Saints, Feast, Family
- Traditions passed down with Cooking, Crafting, & Caring -
Saint of the day:
Mary of Bethany
“There is need of only one thing. Mary has chosen the better part and it will not be taken from her.” —Luke 10:42
The Story of Mary of Bethany
The great and holy myrrh-bearer Mary of Bethany is one of the women disciples of Jesus. She and her sister Martha are celebrated as saints on their shared feast day of June 4. They are also commemerated on the Third Sunday of Pascha or Sunday of Myrrh-bearing Women. Martha and Mary were believers in Christ even before Jesus Christ raised their brother St. Lazarus (October 17) from the dead. After the Ascension of our Lord and Savior Jesus Christ and the murder of the holy Archdeacon Stephen a persecution against the Church of Jerusalem broke out, and Righteous Lazarus was cast out of Jerusalem. The holy sisters then assisted their brother in the proclaiming of the Gospel in various lands. They reposed in Cyprus, where their brother became the first Bishop of Kition after his resurrection from the dead. We do not know how they died.
Keeping the various Marys of the Bible straight can be a challenge. For centuries, St. Mary of Bethany was considered by many to be the same as Mary Magdalene. Deeper study and consideration have prompted most now to consider them to be two separate women.
Mary of Bethany was the sister of Martha and Lazarus of the town of Bethany, just a few miles away from Jerusalem. At some point, Jesus had developed a special friendship with these three siblings and had gone to their house for a visit. During the visit, Mary became engrossed in all Jesus had to say. She sat at his feet, listening attentively, apparently oblivious to her sister, Martha, who scurried about with serving duties. The frustrated Martha complained to Jesus that Mary was not being helpful. Profoundly, Jesus replied that it was Mary who had made the better choice — that spiritual matters have a much higher priority than household chores.
Later on, Mary’s brother Lazarus became deathly ill. Mary and her sister sent word to Jesus to let him know of Lazarus’s condition, hoping for a visit. Jesus did go to Bethany; however, he delayed the visit by two days, and by the time he arrived, Mary’s brother had been dead for four days.
When Mary saw Jesus, she sorrowfully spoke of her disappointment, claiming that if he had been there, Lazarus could have been saved. Jesus then stunned Mary and her sister by going to the dead body of Lazarus, praying fervently to God, and then commanding the deceased man to rise. Mary’s confidence in Jesus surely soared as she witnessed her brother return to the living — still wrapped in his burial cloths!
According to the Gospel of John, not long after Lazarus was raised from the dead, Jesus was again in Bethany. This time, Mary anointed Jesus’s feet with oil and then dried them with her hair. The Gospels of Matthew and Mark present similar stories, which many sources consider to be based on the same incident. However, the sinful woman in Luke’s seventh chapter who bathed Jesus’ feet with tears is considered to be a different person.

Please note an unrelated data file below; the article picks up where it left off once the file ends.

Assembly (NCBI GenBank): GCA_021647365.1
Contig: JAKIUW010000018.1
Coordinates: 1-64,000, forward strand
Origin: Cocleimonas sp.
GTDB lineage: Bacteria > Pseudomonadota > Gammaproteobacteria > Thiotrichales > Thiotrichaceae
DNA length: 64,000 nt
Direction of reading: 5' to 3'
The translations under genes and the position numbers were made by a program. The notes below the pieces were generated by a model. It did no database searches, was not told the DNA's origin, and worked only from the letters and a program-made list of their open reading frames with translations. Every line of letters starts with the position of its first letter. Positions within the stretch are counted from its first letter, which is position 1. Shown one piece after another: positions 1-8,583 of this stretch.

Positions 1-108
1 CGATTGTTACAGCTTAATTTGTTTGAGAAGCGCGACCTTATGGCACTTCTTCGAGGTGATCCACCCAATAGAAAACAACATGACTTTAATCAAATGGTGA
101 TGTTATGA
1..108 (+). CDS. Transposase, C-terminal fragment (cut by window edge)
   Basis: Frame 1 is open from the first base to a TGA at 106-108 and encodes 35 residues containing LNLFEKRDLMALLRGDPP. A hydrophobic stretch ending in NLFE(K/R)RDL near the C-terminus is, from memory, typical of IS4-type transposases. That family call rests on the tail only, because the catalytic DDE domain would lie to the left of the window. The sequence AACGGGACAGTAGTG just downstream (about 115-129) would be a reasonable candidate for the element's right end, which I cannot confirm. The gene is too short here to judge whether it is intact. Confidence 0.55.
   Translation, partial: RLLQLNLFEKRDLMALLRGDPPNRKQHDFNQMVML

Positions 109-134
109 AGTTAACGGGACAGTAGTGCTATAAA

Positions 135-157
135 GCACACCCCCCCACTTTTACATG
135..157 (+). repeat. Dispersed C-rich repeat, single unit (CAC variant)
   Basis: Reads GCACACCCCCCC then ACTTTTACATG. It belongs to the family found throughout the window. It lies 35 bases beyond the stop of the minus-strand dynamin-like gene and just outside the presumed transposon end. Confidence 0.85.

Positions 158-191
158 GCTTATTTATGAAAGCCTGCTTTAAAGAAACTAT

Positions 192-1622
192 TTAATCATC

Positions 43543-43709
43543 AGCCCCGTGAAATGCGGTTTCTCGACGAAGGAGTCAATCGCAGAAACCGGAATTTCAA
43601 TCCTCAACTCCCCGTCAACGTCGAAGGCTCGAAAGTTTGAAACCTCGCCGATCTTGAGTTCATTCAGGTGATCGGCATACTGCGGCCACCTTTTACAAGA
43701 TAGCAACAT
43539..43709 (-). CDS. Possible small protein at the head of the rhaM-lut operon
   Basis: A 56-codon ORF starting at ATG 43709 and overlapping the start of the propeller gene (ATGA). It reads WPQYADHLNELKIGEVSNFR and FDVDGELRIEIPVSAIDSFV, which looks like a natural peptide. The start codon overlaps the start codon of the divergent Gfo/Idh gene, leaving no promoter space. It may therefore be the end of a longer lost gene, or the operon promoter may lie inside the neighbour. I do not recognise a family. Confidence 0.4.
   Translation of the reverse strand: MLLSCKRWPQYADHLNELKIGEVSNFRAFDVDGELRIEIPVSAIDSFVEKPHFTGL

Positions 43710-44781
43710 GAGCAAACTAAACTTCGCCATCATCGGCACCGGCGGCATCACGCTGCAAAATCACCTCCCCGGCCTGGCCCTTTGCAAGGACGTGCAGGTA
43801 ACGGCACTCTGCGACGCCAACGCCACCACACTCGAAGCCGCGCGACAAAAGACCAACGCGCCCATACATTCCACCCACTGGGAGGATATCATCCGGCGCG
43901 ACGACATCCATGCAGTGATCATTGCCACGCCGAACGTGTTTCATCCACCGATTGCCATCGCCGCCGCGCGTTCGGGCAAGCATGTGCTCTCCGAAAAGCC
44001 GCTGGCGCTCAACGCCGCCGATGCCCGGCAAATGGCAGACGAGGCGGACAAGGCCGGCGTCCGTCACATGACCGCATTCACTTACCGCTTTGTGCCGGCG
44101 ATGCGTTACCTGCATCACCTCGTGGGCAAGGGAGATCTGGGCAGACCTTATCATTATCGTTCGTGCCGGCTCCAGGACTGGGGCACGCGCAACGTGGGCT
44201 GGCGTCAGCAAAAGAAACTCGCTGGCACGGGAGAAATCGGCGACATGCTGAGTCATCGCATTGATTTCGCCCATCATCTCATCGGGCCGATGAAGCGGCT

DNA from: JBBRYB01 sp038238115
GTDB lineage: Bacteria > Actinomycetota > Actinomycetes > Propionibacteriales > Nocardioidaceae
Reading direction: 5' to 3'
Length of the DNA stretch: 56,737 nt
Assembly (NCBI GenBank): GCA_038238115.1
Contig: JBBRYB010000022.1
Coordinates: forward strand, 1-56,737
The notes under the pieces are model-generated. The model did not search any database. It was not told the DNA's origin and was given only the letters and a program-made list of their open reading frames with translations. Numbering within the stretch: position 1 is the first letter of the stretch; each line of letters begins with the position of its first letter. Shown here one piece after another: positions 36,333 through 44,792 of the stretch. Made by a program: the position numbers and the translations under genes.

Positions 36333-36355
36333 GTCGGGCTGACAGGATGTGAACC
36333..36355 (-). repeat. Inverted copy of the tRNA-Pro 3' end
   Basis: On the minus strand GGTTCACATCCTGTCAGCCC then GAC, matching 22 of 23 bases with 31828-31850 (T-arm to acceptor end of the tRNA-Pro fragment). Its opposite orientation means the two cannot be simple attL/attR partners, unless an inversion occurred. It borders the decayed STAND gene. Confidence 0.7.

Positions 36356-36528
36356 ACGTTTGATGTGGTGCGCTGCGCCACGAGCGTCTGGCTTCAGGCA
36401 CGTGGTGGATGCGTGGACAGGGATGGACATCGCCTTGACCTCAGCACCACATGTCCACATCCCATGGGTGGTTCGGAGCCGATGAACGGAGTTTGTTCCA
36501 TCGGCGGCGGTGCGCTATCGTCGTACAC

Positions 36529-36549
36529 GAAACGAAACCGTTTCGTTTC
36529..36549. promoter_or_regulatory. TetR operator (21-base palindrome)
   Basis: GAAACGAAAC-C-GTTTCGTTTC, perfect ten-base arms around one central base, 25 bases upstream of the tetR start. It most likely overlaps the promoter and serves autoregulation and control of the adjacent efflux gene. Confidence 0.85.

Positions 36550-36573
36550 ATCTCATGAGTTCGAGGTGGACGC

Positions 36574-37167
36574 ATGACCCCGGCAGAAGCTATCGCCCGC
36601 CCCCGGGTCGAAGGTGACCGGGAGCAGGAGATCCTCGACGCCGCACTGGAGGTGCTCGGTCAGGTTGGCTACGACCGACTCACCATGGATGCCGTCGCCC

A Week of Bible Journaling with St. Mary of Bethany
St. Mary of Bethany shares July 29 as a feast with her sister Martha, and brother Lazarus. St. Mary of Bethany’s desire to let all chores wait in order to sit with Jesus might prompt people doing a Bible Study or a spiritual enrichment class to turn to her as a patron. Spending a week with St. Mary of Bethany by reading the passages below can help you to know this good woman better. Take in each passage at a slow and deliberate pace, pray about the words, and jot down some ideas and thoughts. How might St. Mary of Bethany influence your spiritual journey?
Day 1) Luke 10:38–42
Day 2) John 11:1–16
Day 3) John 11:17–27
Day 4) John 11:28–37
Day 5) John 11:38–45
Day 6) John 12:1–8
Day 7) Matthew 26:6–13
Bethany (Greek: Βηθανία; Hebrew: בֵּית עַנְיָה) or what is locally known as Al-Eizariya or al-Azariya (Arabic: العيزرية, "(place) of Lazarus"), is a town in the West Bank. The name al-Eizariya refers to the New Testament figure Lazarus of Bethany, who according to the Gospel of John, was raised from the dead by Jesus. The traditional site of the miracle, the Tomb of Lazarus, in the city is a place of pilgrimage. The town is located on the southeastern slope of the Mount of Olives, less than 2 miles (3.2 km) from Jerusalem. (Palestine)
TheChurch of Saint Lazarus, Al-Eizariya
Labneh – Yogurt Cheese
1 cup whole milk Greek yogurt
heaping 1/4 teaspoon sea salt
Toppings & serving options
Extra-virgin olive oil, for drizzling
Za'atar, crushed pistachios, lemon zest, and/or red pepper flakes
Fresh mint leaves
Crisp veggies, pita, or crackers
In a small bowl, mix together the yogurt and salt.
Scoop the mixture onto a layer of cheesecloth (or 2 layers, depending on the thickness of your yogurt).
Bring the edges of the cheesecloth together, tie it around a wooden spoon, and place the spoon
across the top of a medium bowl so that the labneh hangs in the center but does not touch the
bottom of the bowl. Chill overnight.
Remove the labneh from the cheese cloth. Transfer to bowl and serve as a spread with
desired toppings and veggies, pita, or crackers for dipping. It can also be dolloped,
like soft goat cheese, onto salads, pizza, or flatbread.